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    I have a 12v battery tender on my motorcycle battery and that will not work for you. It's not so much the fact it won't turn off but it does not charge to a high enough voltage for lifepo4 batteries. It will only charge to 12.7v which is the actual full voltage of a lead battery. The charger that I gave a link to will turn off at 29.2v and is considered a "smart" charger. But chargers like this no mater how much you pay are intended as a "bulk" charger. Meaning they do not care how much voltage they pump into an individual cell. All they care about it the total voltage of the pack. Hence the problem of over charging some cells while under charging others. That's why most people use a BMS to regulate how much voltage each cell gets charged to.

    An alteritive to a BMS is semi manual or all manual charging. For example, I used to bulk charge to a given point and then change to individual cell chargers to balance the packs. I now use CellLog8s to monitor the voltage and automaticly turn on/off bulk charging and individual balance chargers. I also use CellLog8s to monitor the cells while riding to prevent over discharging any cells.

    Bottom line you need to decide how your going to deal with cell protection on both LV and HV or you will kill those pack.

    Bob

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    First off, thanks for the help! According to my voltmeter, my 12v battery tender plus charges at 14.8, then floats at 13.3. I was hoping the 24v version would charge at 28v, which would work good for my lifepo4's.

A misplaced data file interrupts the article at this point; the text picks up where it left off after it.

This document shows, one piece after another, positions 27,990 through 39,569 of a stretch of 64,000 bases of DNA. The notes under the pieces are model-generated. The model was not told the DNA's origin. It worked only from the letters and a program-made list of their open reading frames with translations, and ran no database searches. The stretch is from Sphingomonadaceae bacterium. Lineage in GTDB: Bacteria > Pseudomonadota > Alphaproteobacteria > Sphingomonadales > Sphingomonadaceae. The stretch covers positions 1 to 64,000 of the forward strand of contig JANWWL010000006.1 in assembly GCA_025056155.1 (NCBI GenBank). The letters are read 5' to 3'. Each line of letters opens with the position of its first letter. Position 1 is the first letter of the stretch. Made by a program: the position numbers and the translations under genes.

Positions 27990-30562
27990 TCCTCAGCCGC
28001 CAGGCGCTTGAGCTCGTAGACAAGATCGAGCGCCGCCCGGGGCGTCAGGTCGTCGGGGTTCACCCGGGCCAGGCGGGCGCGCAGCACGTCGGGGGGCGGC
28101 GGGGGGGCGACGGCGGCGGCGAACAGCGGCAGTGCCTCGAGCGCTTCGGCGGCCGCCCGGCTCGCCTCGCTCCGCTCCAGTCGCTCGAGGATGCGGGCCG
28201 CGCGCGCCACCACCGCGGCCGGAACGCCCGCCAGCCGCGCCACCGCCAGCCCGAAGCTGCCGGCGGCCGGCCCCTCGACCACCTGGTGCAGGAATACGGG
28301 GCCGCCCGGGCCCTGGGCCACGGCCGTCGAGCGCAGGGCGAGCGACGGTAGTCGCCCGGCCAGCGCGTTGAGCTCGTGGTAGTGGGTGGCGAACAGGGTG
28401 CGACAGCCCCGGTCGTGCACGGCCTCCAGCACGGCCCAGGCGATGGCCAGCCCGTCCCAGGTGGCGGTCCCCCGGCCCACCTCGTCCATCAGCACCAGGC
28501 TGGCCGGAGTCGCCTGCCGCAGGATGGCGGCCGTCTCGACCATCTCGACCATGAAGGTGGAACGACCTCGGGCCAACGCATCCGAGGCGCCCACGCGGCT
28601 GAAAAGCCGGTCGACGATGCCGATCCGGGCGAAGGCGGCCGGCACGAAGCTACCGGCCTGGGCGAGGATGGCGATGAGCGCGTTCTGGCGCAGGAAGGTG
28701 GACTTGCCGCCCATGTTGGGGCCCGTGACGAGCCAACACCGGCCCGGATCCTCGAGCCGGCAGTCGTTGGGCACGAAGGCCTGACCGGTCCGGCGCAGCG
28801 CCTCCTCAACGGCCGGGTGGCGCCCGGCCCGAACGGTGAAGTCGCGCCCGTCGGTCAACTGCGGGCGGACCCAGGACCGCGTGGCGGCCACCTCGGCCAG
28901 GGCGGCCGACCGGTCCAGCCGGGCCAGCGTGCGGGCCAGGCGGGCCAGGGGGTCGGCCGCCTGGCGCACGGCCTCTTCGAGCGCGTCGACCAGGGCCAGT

If not balancing the cells was instant death, these packs would be dieing in a week in motorcycle applications. It's not like motorcycle charging systems have the capability to monitor the individual cells. Unless I'm missing something... Regardless, bms is ideal of course. I just can't seem to find one that will work in my application, of two 12v 16 cell batteries wired in series. I can find plenty that will work with fewer then 16 cells. But none that'll work in my 32 cell setup.

  6. #6
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    YesI agree with you on the battey tender. I was only refering to thefloat voltage. For whatever reason my tender is floating at 12.7v.

    In any case I'm not trying to be a "know it all" onlifepo4 cells (I'm far from it). But I can tell you there arecompanies selling so called lifepo4 replacement for lead batteriesfor both cars and motorcycles. Some of them are properly equiped withcell protection and others are not. I almost learned the hard waybut called the supplier.